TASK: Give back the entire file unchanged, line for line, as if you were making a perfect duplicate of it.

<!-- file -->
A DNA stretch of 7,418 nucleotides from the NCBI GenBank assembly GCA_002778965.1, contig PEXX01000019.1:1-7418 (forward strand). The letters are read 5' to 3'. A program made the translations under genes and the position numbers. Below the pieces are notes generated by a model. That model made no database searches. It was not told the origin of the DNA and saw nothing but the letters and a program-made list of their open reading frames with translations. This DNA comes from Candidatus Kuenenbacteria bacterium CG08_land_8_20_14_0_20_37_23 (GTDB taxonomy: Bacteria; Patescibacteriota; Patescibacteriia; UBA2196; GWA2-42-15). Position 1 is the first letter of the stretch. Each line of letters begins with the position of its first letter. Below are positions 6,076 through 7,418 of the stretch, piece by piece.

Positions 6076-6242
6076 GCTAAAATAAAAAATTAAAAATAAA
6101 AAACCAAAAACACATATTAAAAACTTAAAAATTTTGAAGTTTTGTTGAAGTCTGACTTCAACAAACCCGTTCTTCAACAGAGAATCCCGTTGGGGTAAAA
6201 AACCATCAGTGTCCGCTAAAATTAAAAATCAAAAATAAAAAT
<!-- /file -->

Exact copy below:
A DNA stretch of 7,418 nucleotides from the NCBI GenBank assembly GCA_002778965.1, contig PEXX01000019.1:1-7418 (forward strand). The letters are read 5' to 3'. A program made the translations under genes and the position numbers. Below the pieces are notes generated by a model. That model made no database searches. It was not told the origin of the DNA and saw nothing but the letters and a program-made list of their open reading frames with translations. This DNA comes from Candidatus Kuenenbacteria bacterium CG08_land_8_20_14_0_20_37_23 (GTDB taxonomy: Bacteria; Patescibacteriota; Patescibacteriia; UBA2196; GWA2-42-15). Position 1 is the first letter of the stretch. Each line of letters begins with the position of its first letter. Below are positions 6,076 through 7,418 of the stretch, piece by piece.

Positions 6076-6242
6076 GCTAAAATAAAAAATTAAAAATAAA
6101 AAACCAAAAACACATATTAAAAACTTAAAAATTTTGAAGTTTTGTTGAAGTCTGACTTCAACAAACCCGTTCTTCAACAGAGAATCCCGTTGGGGTAAAA
6201 AACCATCAGTGTCCGCTAAAATTAAAAATCAAAAATAAAAAT